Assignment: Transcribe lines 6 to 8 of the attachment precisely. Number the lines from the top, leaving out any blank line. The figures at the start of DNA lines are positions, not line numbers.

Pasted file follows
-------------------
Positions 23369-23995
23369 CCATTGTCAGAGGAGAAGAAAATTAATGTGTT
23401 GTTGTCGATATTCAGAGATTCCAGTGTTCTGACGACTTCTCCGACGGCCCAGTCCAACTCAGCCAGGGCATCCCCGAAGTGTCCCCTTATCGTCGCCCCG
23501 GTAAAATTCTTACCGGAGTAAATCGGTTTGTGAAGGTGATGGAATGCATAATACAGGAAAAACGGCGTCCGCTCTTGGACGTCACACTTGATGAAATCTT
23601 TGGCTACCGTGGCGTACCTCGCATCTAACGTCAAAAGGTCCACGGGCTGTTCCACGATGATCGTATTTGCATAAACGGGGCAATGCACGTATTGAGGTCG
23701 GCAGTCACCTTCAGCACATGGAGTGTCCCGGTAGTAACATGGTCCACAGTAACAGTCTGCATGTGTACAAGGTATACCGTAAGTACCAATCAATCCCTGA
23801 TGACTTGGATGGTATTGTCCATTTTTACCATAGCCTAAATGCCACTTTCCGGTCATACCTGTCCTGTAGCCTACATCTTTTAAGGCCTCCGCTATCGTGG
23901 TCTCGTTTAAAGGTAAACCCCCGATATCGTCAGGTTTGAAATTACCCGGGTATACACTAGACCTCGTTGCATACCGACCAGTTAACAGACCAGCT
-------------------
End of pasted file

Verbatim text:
23701 GCAGTCACCTTCAGCACATGGAGTGTCCCGGTAGTAACATGGTCCACAGTAACAGTCTGCATGTGTACAAGGTATACCGTAAGTACCAATCAATCCCTGA
23801 TGACTTGGATGGTATTGTCCATTTTTACCATAGCCTAAATGCCACTTTCCGGTCATACCTGTCCTGTAGCCTACATCTTTTAAGGCCTCCGCTATCGTGG
23901 TCTCGTTTAAAGGTAAACCCCCGATATCGTCAGGTTTGAAATTACCCGGGTATACACTAGACCTCGTTGCATACCGACCAGTTAACAGACCAGCT